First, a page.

This poster for Thomas Bodkin’s book Hugh Lane and his pictures (1932) is included in the exhibition ‘Writing Art in Ireland, 1890–1930’, currently on display in the Long Room. The advert reproduces William Orpen’s Homage to Manet (1909), a group portrait of the novelist George Moore reading from his pamphlet Reminiscences of the Impressionist Painters (1906) to an audience in London made up of the collector Hugh Lane, the painters Philip Wilson Steer, Walter Sickert and Henry Tonks, and D.S. MacColl, the Keeper of the Tate Gallery. Above them hangs Édouard Manet’s painting of another impressionist painter Eva Gonzales. Continue reading →
Do you remember Dr Barrett from my post about Anne Plumptre’s Narrative of a residence in Ireland? The idea for that post arose when I saw his note that the book was “too silly & too ill mannered for a public library” but when I was researching it, the more I read about Dr Barrett, the more I felt he deserved a post of his own.
Winnie-the-Pooh, the storybook by A. A. Milne about the eponymous, much-loved teddy bear and his friends in the Hundred Acre Wood, first appeared in hardback on 14th October 1926. The bear himself, although at that stage unnamed, had made his debut in the 13th February 1924 issue of Punch, in a poem which was included later that year in the collection When we were very Young.
Following on from our blog post on 29th September about the new ‘Writing Art in Ireland’ exhibition which is on display in the Long Room of the Old Library, we are delighted to announce that the online version of this exhibition is now available to be viewed here.
AE: ‘Jack B. Yeats’, in “The Book-Lover’s Magazine” v.8 (1908). Shelfmark: 65.a.71
Cecil Salkeld: ‘The principles of painting’, in “To-morrow”, August 1924. Shelfmark: 202.u.1 no.1A
‘Documents et particularités historiques …’ Shelfmark: Gall.6.i.39
Bibliophile Renier Hubert Ghislain Chalon was born in Mons, Belgium in 1802. A keen numismatist, his interests clearly extended beyond books and coins as he was also the instigator of the Fortsas Bibliohoax, one of the greatest pranks in the world of book-dealing. His hoax was a thing of beauty. Continue reading →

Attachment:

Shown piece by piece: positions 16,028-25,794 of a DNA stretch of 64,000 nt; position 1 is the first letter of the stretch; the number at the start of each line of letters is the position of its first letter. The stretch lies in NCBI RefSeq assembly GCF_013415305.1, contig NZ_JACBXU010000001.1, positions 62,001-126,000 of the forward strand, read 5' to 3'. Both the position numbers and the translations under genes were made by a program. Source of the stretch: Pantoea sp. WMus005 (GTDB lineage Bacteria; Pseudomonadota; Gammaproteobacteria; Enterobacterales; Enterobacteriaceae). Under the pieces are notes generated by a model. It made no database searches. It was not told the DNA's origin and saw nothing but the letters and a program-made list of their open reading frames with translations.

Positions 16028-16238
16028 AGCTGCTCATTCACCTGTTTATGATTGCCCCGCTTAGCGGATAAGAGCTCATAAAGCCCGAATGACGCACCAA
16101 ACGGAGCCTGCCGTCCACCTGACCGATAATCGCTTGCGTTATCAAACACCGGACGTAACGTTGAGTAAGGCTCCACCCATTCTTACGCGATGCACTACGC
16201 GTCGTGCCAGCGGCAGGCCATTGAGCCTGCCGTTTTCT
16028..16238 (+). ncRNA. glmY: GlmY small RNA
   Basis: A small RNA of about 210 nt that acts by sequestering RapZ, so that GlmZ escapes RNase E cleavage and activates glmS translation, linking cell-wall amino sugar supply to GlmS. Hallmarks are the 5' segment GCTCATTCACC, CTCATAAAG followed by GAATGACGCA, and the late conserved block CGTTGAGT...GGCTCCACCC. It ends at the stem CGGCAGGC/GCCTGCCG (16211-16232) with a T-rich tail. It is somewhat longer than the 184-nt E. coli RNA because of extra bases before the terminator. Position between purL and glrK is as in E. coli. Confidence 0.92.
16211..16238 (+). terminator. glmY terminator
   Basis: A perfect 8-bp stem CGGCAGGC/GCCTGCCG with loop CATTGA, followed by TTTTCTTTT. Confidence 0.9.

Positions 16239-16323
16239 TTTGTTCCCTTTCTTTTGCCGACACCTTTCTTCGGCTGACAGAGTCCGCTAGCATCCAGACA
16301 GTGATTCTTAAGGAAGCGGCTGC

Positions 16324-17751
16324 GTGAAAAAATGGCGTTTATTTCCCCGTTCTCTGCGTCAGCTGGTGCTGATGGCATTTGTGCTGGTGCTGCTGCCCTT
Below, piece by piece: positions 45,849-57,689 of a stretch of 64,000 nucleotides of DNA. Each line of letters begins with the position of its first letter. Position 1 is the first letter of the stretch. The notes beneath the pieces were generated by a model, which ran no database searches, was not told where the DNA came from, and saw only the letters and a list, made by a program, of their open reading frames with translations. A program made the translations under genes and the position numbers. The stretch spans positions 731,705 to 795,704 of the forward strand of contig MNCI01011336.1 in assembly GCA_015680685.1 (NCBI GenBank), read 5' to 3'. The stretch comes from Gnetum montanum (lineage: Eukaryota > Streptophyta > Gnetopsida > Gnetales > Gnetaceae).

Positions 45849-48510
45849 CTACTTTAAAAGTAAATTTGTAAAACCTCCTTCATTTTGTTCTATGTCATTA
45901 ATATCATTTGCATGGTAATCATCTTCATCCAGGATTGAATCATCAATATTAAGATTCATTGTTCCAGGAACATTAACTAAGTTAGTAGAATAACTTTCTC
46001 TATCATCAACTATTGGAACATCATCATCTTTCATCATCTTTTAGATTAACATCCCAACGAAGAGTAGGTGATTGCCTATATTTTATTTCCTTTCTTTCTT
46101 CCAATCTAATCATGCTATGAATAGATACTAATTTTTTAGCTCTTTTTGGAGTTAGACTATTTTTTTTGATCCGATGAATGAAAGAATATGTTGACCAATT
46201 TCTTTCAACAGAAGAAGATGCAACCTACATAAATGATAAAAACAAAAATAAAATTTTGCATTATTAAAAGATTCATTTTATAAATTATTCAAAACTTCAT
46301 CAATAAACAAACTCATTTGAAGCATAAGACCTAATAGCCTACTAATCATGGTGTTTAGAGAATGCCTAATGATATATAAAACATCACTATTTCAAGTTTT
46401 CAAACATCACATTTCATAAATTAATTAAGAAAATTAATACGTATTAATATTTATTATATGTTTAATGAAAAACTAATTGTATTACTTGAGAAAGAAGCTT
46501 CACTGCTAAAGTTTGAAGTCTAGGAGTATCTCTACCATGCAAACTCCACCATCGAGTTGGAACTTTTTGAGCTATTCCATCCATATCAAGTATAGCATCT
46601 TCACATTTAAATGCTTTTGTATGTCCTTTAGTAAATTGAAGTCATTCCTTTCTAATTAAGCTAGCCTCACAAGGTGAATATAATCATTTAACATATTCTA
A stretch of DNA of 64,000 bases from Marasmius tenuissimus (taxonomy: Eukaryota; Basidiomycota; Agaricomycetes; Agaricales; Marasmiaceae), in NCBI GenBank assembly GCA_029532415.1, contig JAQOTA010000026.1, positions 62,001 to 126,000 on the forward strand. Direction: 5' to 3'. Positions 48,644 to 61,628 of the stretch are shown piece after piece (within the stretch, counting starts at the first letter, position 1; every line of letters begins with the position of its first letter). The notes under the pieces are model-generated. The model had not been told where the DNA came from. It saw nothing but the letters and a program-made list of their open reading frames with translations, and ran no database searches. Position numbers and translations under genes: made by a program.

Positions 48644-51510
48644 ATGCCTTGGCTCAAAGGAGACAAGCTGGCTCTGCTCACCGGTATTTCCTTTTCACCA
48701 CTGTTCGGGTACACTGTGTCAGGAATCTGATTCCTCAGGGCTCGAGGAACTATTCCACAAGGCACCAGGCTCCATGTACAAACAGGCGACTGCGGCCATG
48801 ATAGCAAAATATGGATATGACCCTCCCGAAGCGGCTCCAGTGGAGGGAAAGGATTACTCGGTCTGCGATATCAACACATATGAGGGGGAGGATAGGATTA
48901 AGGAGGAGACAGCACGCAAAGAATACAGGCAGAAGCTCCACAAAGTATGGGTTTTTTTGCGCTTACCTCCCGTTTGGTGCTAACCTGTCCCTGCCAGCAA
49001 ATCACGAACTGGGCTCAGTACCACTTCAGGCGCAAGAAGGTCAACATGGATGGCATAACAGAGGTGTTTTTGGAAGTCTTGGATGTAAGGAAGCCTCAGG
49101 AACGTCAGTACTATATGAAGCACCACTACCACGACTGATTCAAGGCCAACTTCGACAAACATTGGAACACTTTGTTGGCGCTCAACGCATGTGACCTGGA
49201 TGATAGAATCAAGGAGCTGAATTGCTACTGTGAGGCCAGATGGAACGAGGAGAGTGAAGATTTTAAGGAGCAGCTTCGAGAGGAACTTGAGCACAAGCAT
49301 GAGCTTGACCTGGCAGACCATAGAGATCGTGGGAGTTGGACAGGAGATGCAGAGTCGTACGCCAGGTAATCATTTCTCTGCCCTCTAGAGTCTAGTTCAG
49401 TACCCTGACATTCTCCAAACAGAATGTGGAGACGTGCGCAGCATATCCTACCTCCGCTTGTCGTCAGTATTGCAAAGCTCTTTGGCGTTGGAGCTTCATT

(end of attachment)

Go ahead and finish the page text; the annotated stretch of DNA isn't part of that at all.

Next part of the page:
At the beginning of term, a student, Catherine Costello, presented us with a copy of Immanuel Kant’s Critique of pure reason, translated by J. M. D. Meiklejohn and published in London in 1887. Although we are always happy to consider donations when they are offered, we are not always in a position to take them. However, the connection with Trinity meant that there was no hesitation over accepting this one. Continue reading →
A new exhibition has opened in the Old Library, Trinity College Dublin. ‘Writing Art in Ireland, c.1890–1930’ explores the ways in which the visual arts were written about during a period that saw a surge in cultural activity take place against a backdrop of tumultuous constitutional change. From Margaret Stokes’s emphasis on the aesthetic value of medieval Irish artefacts in Early Christian art in Ireland (1887) through to Mainie Jellett’s defence of abstract painting in the magazine Motley in 1932, the exhibition also serves as a celebration of the wealth of material relating to the visual arts held in the Library.
Page from Margaret Stokes, “Early Christian art in Ireland” (1887) containing reproduction of an initial from the Book of Kells.
The texts and images displayed highlight how commentators looked to the achievements of the past as well as to continental innovations in debating how best to forge a distinctly modern national artistic identity. Also outlined are the links between the visual arts and the emerging Irish state, as vigorous discussion took place around the role art should play in the economy, in educational institutions, and in the Church.
The exhibition was prepared by Dr Tom Walker, with assistance from Jack Quin, from the School of English, TCD, as part of the Irish Research Council New Horizons research project ‘W.B. Yeats and The Writing of Art’. It will be on view in the Long Room until January 2017.